Retracing the Civil Rights Foot Soldiers’ Steps

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Earlier this month, Ashley Jones’s Literature of the African Diaspora class welcomed Nettie Weddington (and a few production teams from local news programs) for a memorable class visit. As a teenager, Ms. Weddington participated in the 1963 Birmingham campaign of the Civil Rights movement, which was a powerful catalyst for ending legalized segregation in the South and which produced some of the most searing and lasting images of the struggle for racial equality in America. (For more about Birmingham’s storied Civil Rights “Foot Soldiers,” you might want to check out Weld editor Nick Patterson’s Birmingham Foot Soldiers: Voices from the Civil Rights Movement.) After an enlightening classroom discussion, Ms. Weddington and Ms. Jones led the students as they retraced the Foot Soldiers’ steps to Kelly Ingram Park and the Sixteenth Street Baptist Church — just a few short blocks away from the school — reminding the students (and all of us) that we’re never very far removed from the histories that have shaped us.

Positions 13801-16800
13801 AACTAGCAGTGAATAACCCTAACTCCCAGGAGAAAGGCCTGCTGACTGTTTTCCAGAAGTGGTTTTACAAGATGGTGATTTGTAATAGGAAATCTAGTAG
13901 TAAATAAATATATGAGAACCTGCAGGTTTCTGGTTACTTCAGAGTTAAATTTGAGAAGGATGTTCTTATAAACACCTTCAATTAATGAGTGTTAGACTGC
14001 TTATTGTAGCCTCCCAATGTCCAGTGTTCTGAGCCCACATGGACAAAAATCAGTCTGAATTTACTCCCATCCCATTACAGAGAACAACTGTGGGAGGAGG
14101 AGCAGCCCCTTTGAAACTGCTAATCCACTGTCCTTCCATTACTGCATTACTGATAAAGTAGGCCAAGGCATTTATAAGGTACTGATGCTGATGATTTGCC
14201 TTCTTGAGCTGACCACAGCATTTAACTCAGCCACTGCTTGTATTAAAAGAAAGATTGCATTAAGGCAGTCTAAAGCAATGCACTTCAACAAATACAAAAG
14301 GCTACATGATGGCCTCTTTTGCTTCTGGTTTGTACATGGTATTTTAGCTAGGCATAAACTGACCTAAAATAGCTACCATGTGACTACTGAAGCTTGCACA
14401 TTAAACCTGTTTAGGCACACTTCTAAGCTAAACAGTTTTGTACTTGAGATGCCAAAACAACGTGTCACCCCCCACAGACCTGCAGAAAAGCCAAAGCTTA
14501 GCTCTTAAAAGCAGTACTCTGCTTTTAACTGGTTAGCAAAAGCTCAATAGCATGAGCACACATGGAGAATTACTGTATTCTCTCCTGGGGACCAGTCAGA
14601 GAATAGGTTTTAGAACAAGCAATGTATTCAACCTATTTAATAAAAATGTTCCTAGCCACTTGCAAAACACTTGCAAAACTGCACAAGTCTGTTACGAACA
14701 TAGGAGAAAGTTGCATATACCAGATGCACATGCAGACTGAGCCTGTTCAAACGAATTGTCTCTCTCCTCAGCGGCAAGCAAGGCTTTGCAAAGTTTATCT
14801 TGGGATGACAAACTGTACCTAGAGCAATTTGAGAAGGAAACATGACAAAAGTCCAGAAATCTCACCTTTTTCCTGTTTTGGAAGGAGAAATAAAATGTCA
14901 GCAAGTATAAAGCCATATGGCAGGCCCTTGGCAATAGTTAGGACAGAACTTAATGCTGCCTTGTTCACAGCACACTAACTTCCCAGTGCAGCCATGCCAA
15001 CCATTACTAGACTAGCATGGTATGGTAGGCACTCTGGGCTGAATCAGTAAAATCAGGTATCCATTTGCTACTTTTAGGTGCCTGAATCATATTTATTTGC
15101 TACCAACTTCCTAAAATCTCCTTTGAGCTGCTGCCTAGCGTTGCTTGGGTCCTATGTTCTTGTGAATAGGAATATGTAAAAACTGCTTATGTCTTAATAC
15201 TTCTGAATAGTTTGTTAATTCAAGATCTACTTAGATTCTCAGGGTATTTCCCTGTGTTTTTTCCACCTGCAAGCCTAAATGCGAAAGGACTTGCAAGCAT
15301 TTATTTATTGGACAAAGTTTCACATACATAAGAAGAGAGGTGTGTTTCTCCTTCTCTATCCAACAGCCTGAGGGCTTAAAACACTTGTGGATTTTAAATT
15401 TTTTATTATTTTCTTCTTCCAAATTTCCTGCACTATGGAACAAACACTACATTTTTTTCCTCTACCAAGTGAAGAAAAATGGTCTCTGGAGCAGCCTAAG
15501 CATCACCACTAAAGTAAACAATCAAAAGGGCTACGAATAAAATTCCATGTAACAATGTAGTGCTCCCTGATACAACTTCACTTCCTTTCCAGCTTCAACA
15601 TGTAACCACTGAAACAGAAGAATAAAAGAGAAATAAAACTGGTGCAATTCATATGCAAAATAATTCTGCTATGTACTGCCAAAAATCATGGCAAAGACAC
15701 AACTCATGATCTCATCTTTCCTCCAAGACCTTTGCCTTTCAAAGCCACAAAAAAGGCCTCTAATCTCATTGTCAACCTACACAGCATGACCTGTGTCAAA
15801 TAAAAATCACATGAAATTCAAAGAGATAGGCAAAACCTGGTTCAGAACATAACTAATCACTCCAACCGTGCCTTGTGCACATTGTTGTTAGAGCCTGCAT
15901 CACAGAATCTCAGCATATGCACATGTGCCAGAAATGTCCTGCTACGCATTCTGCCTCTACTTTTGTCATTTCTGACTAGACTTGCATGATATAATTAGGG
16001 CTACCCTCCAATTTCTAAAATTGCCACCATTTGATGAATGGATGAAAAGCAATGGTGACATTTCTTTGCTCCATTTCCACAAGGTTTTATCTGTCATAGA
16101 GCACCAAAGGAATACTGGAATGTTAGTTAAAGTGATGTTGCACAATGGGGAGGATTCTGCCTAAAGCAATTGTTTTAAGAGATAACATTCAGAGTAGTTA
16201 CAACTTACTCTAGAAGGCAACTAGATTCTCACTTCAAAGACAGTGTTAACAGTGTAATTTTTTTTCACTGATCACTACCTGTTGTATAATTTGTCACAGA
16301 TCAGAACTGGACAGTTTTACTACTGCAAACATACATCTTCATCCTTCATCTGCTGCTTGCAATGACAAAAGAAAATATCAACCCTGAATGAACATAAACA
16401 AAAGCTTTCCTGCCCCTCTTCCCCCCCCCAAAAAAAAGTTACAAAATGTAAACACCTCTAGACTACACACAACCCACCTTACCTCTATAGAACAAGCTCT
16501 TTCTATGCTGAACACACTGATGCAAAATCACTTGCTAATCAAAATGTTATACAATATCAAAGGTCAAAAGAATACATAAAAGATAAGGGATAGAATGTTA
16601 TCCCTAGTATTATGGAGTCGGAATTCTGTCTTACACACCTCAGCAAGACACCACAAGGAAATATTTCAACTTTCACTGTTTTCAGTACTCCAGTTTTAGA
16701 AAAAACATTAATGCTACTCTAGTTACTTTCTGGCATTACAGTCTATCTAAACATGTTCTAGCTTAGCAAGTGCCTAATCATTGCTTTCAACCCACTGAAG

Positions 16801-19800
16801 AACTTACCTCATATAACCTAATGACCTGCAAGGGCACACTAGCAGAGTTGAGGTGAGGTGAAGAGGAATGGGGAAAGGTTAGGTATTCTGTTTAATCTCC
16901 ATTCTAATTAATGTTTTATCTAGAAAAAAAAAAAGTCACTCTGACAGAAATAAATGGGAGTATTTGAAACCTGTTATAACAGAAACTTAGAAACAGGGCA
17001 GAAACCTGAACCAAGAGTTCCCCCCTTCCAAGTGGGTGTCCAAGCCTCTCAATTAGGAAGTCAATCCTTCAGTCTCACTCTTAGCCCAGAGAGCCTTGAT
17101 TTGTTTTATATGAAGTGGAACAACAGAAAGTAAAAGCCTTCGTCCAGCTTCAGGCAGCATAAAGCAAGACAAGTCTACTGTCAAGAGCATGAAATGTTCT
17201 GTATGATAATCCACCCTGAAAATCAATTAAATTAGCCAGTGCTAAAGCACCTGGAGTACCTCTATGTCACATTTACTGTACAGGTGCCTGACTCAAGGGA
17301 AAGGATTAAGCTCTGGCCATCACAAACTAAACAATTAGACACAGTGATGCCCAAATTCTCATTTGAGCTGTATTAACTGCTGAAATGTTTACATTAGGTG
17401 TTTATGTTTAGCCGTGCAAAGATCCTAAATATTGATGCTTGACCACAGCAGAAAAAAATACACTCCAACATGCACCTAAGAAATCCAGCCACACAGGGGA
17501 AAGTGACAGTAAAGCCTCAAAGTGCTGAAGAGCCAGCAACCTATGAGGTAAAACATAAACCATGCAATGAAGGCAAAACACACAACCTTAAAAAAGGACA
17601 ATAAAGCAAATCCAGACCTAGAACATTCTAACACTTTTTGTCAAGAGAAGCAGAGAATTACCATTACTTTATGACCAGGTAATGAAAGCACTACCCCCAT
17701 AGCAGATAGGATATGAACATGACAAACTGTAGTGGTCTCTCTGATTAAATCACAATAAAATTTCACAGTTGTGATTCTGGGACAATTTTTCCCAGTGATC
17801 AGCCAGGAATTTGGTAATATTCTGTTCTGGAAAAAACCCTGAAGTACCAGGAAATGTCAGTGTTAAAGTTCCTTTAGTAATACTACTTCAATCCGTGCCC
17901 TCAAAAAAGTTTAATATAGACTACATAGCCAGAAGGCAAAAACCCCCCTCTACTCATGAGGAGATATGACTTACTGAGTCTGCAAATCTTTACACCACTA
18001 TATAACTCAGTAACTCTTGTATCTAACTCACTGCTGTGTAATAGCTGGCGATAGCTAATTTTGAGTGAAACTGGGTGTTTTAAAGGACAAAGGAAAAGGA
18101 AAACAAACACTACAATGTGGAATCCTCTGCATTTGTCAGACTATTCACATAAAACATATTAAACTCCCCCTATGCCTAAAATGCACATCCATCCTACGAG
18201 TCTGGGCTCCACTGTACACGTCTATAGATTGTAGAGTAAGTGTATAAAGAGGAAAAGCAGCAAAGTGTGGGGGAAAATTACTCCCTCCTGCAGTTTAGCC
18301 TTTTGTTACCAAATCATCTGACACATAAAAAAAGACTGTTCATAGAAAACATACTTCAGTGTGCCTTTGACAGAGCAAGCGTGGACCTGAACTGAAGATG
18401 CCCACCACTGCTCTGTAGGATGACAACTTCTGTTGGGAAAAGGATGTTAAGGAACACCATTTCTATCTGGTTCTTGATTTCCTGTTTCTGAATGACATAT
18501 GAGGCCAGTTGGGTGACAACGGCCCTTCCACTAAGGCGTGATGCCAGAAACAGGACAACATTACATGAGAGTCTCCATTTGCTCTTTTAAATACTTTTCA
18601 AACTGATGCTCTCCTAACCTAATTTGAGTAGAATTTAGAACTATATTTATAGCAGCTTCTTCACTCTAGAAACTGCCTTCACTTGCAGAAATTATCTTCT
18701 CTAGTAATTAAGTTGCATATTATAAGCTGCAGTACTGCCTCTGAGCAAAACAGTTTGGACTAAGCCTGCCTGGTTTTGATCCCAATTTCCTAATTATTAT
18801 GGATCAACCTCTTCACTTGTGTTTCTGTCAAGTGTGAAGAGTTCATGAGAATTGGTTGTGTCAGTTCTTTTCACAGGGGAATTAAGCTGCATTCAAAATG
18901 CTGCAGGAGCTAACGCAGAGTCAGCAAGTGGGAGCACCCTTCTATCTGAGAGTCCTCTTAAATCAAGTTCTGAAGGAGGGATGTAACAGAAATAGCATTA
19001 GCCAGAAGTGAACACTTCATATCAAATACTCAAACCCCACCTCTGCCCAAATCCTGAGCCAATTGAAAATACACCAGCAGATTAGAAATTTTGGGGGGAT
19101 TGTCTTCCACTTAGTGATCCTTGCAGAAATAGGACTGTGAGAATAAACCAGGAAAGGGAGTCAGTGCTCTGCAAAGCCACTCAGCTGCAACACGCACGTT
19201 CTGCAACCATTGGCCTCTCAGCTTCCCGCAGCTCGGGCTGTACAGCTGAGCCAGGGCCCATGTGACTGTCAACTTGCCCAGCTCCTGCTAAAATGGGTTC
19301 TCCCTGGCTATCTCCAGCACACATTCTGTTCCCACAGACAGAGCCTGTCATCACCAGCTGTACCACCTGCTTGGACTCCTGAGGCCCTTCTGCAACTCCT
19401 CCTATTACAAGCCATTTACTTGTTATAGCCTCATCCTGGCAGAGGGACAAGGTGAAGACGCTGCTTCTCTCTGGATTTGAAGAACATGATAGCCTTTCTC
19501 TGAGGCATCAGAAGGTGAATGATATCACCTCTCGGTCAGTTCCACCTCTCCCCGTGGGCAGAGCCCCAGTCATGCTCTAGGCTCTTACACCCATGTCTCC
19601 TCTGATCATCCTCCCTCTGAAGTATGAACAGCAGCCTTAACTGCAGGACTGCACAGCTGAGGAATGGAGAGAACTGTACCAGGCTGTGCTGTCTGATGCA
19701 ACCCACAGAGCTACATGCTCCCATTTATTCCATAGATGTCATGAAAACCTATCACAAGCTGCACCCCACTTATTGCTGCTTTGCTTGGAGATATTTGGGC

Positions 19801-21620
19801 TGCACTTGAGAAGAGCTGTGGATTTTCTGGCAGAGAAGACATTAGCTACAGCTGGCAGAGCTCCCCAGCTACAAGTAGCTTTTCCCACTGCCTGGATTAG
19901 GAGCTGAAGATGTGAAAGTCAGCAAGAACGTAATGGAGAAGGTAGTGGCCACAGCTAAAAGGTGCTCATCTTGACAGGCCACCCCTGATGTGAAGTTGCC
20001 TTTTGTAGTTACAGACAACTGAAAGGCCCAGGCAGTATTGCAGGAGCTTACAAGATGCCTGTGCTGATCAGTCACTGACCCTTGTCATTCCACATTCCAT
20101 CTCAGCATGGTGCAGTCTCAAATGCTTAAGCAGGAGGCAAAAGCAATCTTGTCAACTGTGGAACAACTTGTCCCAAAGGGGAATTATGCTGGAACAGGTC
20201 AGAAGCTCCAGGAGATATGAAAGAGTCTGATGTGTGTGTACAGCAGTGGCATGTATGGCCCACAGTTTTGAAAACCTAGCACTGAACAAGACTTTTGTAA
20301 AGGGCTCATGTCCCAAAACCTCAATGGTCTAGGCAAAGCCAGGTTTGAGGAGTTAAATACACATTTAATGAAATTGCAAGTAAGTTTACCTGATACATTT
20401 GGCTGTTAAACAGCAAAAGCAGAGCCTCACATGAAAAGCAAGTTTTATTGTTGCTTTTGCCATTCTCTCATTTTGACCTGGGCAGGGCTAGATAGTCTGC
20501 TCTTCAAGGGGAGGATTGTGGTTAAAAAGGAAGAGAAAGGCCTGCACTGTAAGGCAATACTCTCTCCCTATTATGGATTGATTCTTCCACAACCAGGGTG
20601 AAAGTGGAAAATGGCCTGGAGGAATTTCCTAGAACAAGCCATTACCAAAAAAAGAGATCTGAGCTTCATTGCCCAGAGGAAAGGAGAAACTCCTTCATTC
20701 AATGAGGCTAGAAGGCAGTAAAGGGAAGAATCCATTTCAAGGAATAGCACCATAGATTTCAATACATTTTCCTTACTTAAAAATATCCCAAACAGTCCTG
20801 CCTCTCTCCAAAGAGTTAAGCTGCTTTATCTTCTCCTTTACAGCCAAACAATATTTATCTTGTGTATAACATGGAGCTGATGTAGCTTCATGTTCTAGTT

Here Comes Everyone

In response to Katie’s presentation on YouTube “poops,” here’s a TED talk by a guy named Clay Shirky. He thinks about the internet a lot. He’s mostly bullish on it, including something he calls “cognitive surplus” (which would include, according to Shirky, the aforementioned/so-called poops). Pull quote: “The stupidest possible creative act is still a creative act.”

The Most Famous Teacher in the World

1991Here’s a link to a fairly recent interview with Rafe Esquith (via the Washington Post), the subject of the documentary Julianna presented in ninth period on Tuesday. In it, he talks about why he thinks Finland has an advantage over the United States when it comes to school reform, and he articulates his reservations on reform programs in the U.S., such as Teach for America and the Common Core.